In an editorial published November 21, the Economic and Political Weekly argues that the trade unions will have to take up the task of rephrasing the dominant narrative pushed by the Industry that labour laws in India tend to overprotect the workers. Writing against the backdrop of the massive mobilisation of workers in New Delhi against labour reforms, the article maintains that the trade unions face a ‘gargantuan’ task of winning favourable public opinion for the working class. Chronicling the strategies used by the state to push through labour reforms, it suggests that trade unions should work closely with democratic and progressive social movements to force the state to heed to their demands.
What has happened to ‘Labour Beat’ in mainstream media?
Why has the workers’ voices in the media space been vanishing over the decades? Why have most of the mainstream media done away with labour beat? Why is their little reporting about the peaceful struggles of the workers? The essay by Naren Singh Roa in The Wire raises these questions as it analyses the reasons behind the indifference of the media towards workers and their issues. Criticising the lack of balance in reporting labour news, he says, “A rare incidence of violence by workers, on the other hand, gets overwhelming media coverage. For instance, most newspapers, on their front page, extensively reported the violence that erupted at Maruti’s Manesar plant in July 2012.….there was hardly any systematic media reporting on the long agitation by Maruti workers at the Manesar plant demanding better work conditions. In the absence of such reportage, the incident of violence appeared to have taken place in a vacuum.”
He further argues that the present state of media reporting, especially on labour issues, is a symptom of a larger malaise of elite business capture of the media. “There is indeed merit in the argument that the increasing influence of business and politics on the media has eroded its integrity, affecting objective reportage and leading to a neglect of sustained and systematic coverage of workers’ and peasants’ issues,” he adds.
South African workers’ union condemn military coup in Zimbabwe
The National Union of Metalworkers of South Africa (NUMSA) came out strongly against the military coup that deposed Robert Mugabe, the dictator of Zimbabwe. They said, “We have no doubt that millions of Zimbabwean workers and the rural poor, while not being sure where the unfolding military coup will take the country to, are maybe very relieved that Mugabe and his family are gone from the political scene in Zimbabwe. What we know though, from our own post-independent African political experience and history is that military coups, even when they have briefly ushered in progressive individuals and groups such as Thomas Sankara in Burkina Faso, have always ended in the blood, sweat and tears of the majority of the population who are the working class and the rural poor.”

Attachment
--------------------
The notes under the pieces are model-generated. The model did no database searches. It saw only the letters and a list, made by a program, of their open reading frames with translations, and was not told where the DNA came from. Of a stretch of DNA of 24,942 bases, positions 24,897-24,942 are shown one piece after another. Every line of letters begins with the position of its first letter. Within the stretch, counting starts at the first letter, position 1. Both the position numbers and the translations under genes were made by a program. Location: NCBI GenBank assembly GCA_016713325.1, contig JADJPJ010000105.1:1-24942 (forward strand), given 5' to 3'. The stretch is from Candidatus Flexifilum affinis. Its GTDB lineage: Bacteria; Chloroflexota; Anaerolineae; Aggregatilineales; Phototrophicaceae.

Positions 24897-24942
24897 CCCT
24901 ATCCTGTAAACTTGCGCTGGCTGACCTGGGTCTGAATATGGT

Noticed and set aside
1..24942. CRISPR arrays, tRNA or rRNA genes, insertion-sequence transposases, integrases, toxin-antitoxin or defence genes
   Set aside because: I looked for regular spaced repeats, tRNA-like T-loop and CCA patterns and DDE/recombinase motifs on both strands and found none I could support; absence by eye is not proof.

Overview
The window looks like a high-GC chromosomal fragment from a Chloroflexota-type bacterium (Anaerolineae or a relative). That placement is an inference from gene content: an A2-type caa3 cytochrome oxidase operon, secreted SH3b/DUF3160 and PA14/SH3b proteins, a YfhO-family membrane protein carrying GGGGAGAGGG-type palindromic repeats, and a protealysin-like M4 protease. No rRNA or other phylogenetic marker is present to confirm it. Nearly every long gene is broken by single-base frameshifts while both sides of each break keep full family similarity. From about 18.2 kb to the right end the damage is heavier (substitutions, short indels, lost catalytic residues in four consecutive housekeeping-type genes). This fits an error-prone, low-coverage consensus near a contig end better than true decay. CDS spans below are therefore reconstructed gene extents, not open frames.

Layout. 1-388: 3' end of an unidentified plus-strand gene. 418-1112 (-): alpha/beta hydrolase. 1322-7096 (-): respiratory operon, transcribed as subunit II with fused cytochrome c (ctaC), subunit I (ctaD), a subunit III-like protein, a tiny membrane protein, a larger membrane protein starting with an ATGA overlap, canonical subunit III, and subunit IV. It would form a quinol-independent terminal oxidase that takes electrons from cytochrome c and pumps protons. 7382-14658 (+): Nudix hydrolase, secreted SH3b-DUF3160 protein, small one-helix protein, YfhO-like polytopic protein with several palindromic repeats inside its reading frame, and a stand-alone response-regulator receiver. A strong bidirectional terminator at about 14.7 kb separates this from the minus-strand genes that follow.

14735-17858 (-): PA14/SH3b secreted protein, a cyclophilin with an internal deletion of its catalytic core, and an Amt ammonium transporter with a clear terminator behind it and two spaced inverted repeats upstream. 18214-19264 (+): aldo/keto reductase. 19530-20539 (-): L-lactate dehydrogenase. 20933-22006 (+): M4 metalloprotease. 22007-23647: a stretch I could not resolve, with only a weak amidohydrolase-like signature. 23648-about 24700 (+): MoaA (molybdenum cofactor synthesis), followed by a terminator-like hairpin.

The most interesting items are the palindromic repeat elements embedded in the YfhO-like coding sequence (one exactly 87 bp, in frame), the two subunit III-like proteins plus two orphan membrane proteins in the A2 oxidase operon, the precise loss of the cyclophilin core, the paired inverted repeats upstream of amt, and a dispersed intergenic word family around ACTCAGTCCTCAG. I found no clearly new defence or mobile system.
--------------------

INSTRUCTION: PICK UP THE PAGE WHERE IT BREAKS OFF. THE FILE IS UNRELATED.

Bangladesh Garment Worker Survey: Only 0.4% can save money
Bangladesh Textile and Garment Workers League President ZM Kamal Anam announced the results of an 800-person survey conducted in 2016 at a roundtable discussion organised by the IndustriALL Bangladesh Council (IBC). Anam declared that, “99.6% have no savings”.
Deadly mine strike highlights accusations NAFTA used to exploit Mexican workers
A powerful report in The Globe and Mail describes the murder of 2 brothers by unidentified gunmen during an attack on workers at a wildcat strike. This was at a mine controlled by Torex Gold in Guerrero, Mexico. “What exactly caused the violence is a matter of dispute. The protesters blame their trade union, the Confederacion de Trabajadores de Mexico (CTM), which they accuse of being too close to Torex and dealing with the company behind their backs.” As reported earlier, Canada is opposing the provisions of NAFTA that allows for companies in Mexico to “engage” unions directly without dealing with the workers. These are often American or Canadian companies who then work with the union to exploit the workers.
Colombia bans labour strikes for pilots
Colombia’s Supreme Court has allowed Avianca, an airline company owned by Bolivian millionaire German Efromovich, “to fire 700 union-affiliated pilots who took part in a two-month strike after failed talks”. The pilots were demanding improved labour conditions but the company refused to negotiate with them. Now the Supreme Court has declared airlines an essential service and effectively banned any further strikes by pilots. The pilots’ union also complained against Avianca’s near monopoly status.
- Read Blaire Brody’s profile of a ‘female fracker’ in North Dakota
“Marchello began working in North Dakota’s oil field in 2010. She came out of desperation — she had gone through a difficult divorce with her husband of 28 years, lost her home to foreclosure along with thousands of other Americans, and declared bankruptcy. She lived in her car for nine months and slept on the couches of her adult children. Her first job was at Halliburton, but she later worked as a pump operator for an oil service company called C&J Energy Services, which primarily did “coil tubing”—a process that requires running bendable pipe down oil wells after they’re fracked to get the well to start producing oil.”
Or read John Bellamy Foster’s “The Limits of Environmentalism Without Class: Lessons from the Ancient Forest Crisis of the Pacific Northwest”